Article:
Posts with tag: UK renters

Renters missing out on energy savings by not switching providers

Published On: October 10, 2016 at 10:15 am


Categories: Finance News

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Latest analysis has revealed that a number of UK renters could be missing out on savings totalling more than £1bn, due to lack of knowledge surrounding energy suppliers.

This lack of knowledge concerns having bills included in rental payments and failing to discuss matters with landlords , according to MoneySuperMarket.

Lack of information

The report examines energy provider switching habits among renters and shows that nearly half of UK renters were given no information on their provider at the start of their tenancy.

12% of tenants said that they feel their landlord is solely responsible for switching energy providers. This is greater amongst younger tenants, with 20% of those between 18-34 believing this to be the case.

One-tenth of renters said that they did not know who their energy provider is, with 6% saying they cannot locate their meter!

Renters missing out on energy savings by not switching providers

Renters missing out on energy savings by not switching providers


Rules outlined by Ofgem, the energy market regulator, state that if a tenant’s name is on the energy bill, they are entitled to switch provider themselves. Even if a landlord’s name appears on the bill, with the amount owning paid by the tenant in rental costs, it is worth discussing switching provider should potential savings be made.

Stephen Murray, energy expert at MoneySuperMarket said: ‘When it comes to energy switching in rented property, there is some confusion over who takes responsibility. In an ideal world, you would be provided with information on who the supplier is and the average bill size at the start of the agreement. Renters would then be encouraged to shop around for a cheaper tariff and make the switch. However, it seems this isn’t happening in far too many instances.’[1]

‘Ofgem has stated categorically that tenants are entitled to change supplier at any time if they are responsible for paying the energy bill, and should not be unreasonably prevented from doing this. There are savings of up to £3594 per household to be made by switching suppliers, so it pays to take control and shop around. But it’s always important to keep your landlord up to speed with any change you plan to make, Murray added.[1]





Home ownership slips further out of reach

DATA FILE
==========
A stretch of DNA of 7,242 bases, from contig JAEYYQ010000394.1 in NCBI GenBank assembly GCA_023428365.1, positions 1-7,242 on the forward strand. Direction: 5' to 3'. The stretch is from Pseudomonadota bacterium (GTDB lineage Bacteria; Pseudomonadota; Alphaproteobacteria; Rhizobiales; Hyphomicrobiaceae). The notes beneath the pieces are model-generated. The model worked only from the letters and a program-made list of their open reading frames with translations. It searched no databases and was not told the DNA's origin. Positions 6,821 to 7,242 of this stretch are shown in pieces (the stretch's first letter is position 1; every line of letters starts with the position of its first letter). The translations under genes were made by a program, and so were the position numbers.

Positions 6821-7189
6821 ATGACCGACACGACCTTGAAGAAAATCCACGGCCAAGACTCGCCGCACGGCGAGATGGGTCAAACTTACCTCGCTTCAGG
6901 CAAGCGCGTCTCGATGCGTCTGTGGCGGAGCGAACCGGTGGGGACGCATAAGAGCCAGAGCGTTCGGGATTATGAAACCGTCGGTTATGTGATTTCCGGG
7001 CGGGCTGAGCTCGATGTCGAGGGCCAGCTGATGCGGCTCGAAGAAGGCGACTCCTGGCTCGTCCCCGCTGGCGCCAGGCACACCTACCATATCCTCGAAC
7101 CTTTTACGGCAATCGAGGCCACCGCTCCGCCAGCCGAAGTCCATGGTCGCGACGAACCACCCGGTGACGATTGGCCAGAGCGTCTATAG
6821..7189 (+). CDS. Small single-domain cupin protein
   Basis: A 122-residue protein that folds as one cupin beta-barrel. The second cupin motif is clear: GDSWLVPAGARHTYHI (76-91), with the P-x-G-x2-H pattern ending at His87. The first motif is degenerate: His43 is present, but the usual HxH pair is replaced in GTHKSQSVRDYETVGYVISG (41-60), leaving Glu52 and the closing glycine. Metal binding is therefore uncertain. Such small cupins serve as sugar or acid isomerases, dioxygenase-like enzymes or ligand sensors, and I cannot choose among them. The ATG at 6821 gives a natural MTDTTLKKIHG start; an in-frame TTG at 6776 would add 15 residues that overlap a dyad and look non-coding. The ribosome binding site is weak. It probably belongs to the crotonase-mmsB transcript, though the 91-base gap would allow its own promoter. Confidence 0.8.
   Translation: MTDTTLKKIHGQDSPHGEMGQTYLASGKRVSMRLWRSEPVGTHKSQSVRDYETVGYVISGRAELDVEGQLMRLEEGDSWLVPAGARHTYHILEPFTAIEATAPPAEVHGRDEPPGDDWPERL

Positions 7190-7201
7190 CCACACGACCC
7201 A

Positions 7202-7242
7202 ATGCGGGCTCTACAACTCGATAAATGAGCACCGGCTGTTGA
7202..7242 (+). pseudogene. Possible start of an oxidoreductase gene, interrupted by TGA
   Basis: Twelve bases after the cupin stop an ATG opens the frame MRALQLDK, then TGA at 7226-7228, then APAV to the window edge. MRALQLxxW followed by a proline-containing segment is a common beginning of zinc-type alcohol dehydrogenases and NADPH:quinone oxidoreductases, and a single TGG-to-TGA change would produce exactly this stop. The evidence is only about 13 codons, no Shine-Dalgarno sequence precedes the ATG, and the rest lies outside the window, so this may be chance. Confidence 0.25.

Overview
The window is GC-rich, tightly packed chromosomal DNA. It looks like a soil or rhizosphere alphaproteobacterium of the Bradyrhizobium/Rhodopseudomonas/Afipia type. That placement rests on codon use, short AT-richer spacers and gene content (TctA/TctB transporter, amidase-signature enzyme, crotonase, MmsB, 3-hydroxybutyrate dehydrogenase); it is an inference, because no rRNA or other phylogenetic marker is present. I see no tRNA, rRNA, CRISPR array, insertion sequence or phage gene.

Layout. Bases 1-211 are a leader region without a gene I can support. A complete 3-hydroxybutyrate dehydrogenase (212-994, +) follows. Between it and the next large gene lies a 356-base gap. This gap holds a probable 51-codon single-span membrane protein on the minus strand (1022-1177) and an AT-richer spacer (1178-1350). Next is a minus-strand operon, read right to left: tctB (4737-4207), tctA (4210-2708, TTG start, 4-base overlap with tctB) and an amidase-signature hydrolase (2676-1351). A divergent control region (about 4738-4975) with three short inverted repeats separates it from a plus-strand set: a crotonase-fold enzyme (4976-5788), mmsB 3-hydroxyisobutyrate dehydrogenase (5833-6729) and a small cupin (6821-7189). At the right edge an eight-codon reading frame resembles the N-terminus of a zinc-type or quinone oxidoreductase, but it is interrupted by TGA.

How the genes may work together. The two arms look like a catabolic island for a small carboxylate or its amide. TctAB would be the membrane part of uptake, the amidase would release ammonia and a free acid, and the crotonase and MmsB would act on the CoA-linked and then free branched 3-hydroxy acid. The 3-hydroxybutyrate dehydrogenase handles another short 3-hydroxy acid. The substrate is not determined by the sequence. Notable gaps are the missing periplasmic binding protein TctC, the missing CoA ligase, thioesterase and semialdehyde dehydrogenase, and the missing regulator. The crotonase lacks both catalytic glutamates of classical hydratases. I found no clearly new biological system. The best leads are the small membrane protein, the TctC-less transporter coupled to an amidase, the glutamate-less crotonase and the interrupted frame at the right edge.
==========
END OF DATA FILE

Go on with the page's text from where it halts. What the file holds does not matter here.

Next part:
Published On: October 7, 2014 at 2:55 pm


Categories: Finance News

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New research suggests that a growing number of British renters are sceptical about the chances of ever owning their own home.


According to the survey of more than 10,000 users by flat and house share site, 18% of renters believe that they will never be in a position to own their own home. This shows a rise from 12% in SpareRoom’s 2011 census, indicating that more people feel owning their own place is unlikely.[1]

A bleaker outlook seems present for people in their 40’s renting a property. 49% of people questioned in this age bracket said that they never expect to own their own place, having been priced out of the market. This is concerning, considering that people in this age bracket earn on average 17% more than the U.K average wage. It can be suggested that figures gauged from people of this age paint a more accurate picture of future home-ownership percentages, with them being at their maximum earning potential.[1]

Taking into account all-age groups questioned in the survey, 49% answered that it would be five-ten years before they would be in a position to consider entering the market. 23% said that they would need at least a decade.[1]

UK divide

The figures indicate that 49% of renters spend between 30-50% of their income on rent, with 23% spending in excess of 50%.[1]

A quarter of Londoners suggest that it will be at least ten years before they can get onto the property ladder, with escalating house prices and rising rent making it harder for them to save. In addition, in one four renting Londoners said that they paid more than 50% of their income on rent. That figure was almost matched by Scots (23%) with renters in the East Midlands (14%) least likely to spend that much of their income on rental payments.[1]

Londoners (37%) are also most likely to suggest that their rent is unaffordable, with renters in Yorkshire and Humberside (15%) least likely to complain. [1]

Slipping away

Average rents in London have risen to £691 per calendar month, with an average of 39% of Londoners’ take-home pay being spent on rent.[1]

Director of Matt Hutchinson said that the findings of their report pointed to a bleak future for would-be homeowners. Mr Hutchinson said, ‘for nearly one in five of Britain’s ever-growing population of renters, aspirations of home ownership are slipping away.’[1]

He went on to say that, ‘price rises seem to be unstoppable,’ and that, ‘prices for first-time buyers are rising faster than prices for owner-occupiers.’ Hutchinson believes that this, ‘coupled with rising rents eroding savings,’ means that it is, ‘hardly surprising that such a significant proportion of renters have resigned themselves to never owning their homes.’[1]

Hutchinson also issued a stark warning for the future of the property market, saying, ‘the reality is that many young professionals will never own their homes. Attitudes to renting for life will have to change as, like it or not, we are heading towards a European approach towards property, where so called ‘lifestyle tenants’ are the norm. Given the British love-affair with property ownership, this is going to be a major cultural change.’[1]